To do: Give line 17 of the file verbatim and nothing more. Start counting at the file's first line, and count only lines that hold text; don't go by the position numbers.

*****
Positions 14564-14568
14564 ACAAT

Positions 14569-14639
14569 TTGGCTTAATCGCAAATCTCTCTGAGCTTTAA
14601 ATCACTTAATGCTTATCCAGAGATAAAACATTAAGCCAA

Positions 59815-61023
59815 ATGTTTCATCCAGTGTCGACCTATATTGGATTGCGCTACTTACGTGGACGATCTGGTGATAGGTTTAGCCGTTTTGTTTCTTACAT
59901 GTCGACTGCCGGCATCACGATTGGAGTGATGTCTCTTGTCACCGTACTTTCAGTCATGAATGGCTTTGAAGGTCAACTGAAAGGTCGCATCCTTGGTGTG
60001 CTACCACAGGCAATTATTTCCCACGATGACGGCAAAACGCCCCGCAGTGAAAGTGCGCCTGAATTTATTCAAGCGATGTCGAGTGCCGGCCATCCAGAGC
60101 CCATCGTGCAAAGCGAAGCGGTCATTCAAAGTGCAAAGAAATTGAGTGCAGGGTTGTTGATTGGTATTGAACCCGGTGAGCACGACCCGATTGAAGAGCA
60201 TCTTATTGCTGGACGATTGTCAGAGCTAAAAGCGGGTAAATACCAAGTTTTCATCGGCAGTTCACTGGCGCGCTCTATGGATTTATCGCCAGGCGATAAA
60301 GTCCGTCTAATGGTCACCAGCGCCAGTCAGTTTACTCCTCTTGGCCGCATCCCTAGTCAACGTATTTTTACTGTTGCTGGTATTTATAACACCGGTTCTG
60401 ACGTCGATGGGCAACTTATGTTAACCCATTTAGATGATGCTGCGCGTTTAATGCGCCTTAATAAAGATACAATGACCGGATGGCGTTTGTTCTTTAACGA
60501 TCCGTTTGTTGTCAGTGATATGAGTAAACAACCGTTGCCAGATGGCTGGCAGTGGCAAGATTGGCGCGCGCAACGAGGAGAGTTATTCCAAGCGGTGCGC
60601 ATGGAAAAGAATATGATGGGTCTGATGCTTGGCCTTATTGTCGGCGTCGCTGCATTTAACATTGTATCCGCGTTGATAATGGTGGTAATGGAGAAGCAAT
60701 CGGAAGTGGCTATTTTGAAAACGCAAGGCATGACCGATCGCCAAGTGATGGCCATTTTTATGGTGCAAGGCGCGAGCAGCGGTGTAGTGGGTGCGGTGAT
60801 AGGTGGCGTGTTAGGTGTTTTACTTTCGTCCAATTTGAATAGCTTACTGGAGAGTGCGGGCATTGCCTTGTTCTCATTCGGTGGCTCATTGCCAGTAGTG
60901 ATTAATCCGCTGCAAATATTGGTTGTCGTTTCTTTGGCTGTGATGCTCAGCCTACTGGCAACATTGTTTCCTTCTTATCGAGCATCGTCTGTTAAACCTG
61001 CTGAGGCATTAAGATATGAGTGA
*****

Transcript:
60801 AGGTGGCGTGTTAGGTGTTTTACTTTCGTCCAATTTGAATAGCTTACTGGAGAGTGCGGGCATTGCCTTGTTCTCATTCGGTGGCTCATTGCCAGTAGTG